Some thoughts on record management on intranets courtesy of roan young's blog and a meeting he had with Bill Proudfit from Hong Kong - I've just taken this key paragraph in this post and added my comments in italics
Bill gave Roan some valuable tips and ideas on managing contents/records in the intranet. Here are some takeaways that he got from our conversation
- Don’t try to educate people on the difference between documents and records. He said, “differentiating between records and documents is a crazy concept.” I agree with Bill. At some point, people wonder when they should promote documents to become records. And they wouldn’t bother doing it. (Agreed)
- All contents – including pages in your intranet – should be part of record management system. People often missed out this. Contents on pages can become obsolete too. That’s when you should archive the pages.
(Possibly on intranets there should be an auto archive feature if the records haven't been viewed fora period of time, then they should be archived but that the search can look at an archived section as most intranets do have that option.
- Get people to validate the freshness of contents in the intranet. This means you need to have a robust publishing workflow, that could notify people when they should validate the contents. A good timeframe would be twelve months from the publishing date.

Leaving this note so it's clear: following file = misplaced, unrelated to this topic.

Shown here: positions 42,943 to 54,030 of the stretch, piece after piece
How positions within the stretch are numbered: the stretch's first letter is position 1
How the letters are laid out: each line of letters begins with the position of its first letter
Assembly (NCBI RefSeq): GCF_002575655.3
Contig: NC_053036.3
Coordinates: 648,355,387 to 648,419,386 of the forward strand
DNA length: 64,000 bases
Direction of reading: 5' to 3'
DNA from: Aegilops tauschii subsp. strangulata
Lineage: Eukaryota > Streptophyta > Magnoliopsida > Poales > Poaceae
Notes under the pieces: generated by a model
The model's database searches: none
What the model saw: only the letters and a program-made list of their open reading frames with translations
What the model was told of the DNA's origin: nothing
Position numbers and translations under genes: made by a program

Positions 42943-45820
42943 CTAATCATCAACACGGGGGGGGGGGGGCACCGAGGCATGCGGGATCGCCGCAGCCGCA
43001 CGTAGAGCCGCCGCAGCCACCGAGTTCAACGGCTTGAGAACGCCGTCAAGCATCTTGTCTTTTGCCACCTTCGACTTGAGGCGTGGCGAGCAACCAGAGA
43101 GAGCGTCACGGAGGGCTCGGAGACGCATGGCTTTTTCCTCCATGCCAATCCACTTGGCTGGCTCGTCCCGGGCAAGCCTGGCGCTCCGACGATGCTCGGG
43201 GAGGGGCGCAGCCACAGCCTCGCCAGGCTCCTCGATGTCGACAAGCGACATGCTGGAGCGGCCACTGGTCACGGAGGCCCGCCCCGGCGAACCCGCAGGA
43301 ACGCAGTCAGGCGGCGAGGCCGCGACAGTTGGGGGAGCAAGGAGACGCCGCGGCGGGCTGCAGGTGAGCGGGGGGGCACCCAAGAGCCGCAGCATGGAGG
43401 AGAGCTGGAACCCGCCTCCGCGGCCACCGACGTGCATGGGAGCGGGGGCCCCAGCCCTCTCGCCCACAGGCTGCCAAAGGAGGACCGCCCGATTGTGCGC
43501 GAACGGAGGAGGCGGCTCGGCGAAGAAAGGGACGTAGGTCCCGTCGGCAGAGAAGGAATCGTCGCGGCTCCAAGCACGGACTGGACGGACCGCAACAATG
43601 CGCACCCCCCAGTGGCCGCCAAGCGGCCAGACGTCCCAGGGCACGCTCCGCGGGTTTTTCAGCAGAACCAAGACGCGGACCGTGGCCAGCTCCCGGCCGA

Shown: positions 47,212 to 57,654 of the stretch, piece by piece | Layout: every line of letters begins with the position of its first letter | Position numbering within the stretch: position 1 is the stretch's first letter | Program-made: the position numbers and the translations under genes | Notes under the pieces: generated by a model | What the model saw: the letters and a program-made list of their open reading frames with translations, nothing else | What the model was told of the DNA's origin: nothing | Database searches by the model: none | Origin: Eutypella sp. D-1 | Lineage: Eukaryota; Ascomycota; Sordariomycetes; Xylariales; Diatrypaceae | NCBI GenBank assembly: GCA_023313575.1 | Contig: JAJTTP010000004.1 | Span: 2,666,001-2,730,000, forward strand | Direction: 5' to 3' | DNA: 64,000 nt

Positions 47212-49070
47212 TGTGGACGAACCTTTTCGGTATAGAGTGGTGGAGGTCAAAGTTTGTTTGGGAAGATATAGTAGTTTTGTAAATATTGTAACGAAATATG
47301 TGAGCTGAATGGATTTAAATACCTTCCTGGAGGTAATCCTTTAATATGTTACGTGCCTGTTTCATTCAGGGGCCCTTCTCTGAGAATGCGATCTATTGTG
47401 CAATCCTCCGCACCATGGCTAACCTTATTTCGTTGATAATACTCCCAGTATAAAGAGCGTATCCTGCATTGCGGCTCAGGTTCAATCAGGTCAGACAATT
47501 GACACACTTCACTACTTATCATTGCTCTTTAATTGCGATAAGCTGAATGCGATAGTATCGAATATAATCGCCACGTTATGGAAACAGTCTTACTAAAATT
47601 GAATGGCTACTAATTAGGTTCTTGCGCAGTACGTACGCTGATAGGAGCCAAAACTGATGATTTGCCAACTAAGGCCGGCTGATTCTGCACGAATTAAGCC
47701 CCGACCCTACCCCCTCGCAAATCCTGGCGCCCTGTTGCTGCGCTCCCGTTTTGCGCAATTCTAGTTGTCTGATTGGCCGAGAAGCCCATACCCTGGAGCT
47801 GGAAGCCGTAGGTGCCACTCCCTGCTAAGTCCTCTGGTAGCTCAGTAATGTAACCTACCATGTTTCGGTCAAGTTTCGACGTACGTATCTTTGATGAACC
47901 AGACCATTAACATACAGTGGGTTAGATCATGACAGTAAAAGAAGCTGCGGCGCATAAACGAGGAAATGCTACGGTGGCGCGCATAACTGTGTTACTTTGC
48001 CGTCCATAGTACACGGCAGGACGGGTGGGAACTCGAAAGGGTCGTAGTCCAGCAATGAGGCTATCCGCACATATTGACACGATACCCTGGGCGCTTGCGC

(This is very true in view of a conversation I had today - it is not only important to capture the knowledge but to use it and also to lose it - which can be quite difficult as some people can be knowledge jackdaws - see my comments above and perhaps if it isn't validated within a period of time then it is archived.)
- Limit the use of fonts in your documents/records in the intranet. You wouldn’t want your intranet to contain various types of fonts in various sizes, would you? Your contents will look unorganised, unprofessional and unfocused.
Does this still occur?
- Almost all contents in the old intranet are junk contents. This is the main reason why content migration is so darn difficult. If most contents in the old intranet are junk, then who is going to clean and rewrite the contents? The content owners wouldn’t bother. Besides, they may not know, how to write online contents. My advise is: Hire professional content writers to do the grunt work. Don’t waste your money to train the content-owners on content writing. It is not a skill that anyone can easily pick up.
(Always one of the problems to my mind - I suppose that I do this on my knowledge reviews but then I always go back to the interviewees to get their feedback before posting - sometimes you need to go back and weed out and filter down to get those one or two nuggets, but you do have to have some content there in the first place.